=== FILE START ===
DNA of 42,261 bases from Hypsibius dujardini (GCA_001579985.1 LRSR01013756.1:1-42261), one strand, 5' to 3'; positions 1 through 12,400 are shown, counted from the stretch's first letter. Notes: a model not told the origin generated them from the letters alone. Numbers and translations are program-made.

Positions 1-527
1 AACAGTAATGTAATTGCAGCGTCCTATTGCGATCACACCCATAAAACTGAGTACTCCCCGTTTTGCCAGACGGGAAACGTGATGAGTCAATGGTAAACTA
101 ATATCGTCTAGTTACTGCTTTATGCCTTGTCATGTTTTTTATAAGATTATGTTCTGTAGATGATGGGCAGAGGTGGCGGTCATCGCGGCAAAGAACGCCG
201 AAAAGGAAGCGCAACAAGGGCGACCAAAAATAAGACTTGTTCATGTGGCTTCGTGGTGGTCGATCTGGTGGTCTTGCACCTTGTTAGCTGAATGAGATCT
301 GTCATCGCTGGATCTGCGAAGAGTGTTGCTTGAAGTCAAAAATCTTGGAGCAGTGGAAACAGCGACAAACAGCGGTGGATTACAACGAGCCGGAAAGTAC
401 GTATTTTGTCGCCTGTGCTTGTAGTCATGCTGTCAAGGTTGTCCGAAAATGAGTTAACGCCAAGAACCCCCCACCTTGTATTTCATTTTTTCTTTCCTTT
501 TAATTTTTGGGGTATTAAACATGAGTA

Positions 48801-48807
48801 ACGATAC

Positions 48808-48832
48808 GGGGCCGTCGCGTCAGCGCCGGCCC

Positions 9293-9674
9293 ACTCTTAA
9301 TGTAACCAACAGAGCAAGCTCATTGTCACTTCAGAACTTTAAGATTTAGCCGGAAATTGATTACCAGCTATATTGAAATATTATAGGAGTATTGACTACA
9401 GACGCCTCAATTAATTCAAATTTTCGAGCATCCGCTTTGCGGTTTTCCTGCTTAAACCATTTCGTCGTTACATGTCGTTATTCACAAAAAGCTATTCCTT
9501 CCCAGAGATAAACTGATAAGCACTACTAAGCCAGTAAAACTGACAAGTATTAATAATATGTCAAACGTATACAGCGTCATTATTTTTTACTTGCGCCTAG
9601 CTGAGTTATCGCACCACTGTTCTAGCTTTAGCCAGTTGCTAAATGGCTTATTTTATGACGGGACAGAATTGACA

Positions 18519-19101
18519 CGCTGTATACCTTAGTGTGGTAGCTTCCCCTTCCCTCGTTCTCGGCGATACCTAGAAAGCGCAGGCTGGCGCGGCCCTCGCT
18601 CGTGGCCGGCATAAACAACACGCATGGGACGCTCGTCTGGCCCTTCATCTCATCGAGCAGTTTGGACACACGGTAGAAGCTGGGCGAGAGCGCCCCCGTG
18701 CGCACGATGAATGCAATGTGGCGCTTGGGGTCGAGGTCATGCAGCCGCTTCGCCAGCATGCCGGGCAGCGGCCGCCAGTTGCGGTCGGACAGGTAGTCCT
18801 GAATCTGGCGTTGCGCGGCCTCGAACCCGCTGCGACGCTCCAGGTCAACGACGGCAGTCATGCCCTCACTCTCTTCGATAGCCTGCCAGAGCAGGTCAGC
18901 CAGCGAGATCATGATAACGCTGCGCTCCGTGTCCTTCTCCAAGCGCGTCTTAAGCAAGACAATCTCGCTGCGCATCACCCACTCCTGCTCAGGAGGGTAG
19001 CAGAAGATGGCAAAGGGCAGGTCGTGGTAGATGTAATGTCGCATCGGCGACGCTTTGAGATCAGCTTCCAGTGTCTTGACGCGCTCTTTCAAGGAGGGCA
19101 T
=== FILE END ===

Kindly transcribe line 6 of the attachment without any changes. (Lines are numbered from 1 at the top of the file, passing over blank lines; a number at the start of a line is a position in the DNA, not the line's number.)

301 GTCATCGCTGGATCTGCGAAGAGTGTTGCTTGAAGTCAAAAATCTTGGAGCAGTGGAAACAGCGACAAACAGCGGTGGATTACAACGAGCCGGAAAGTAC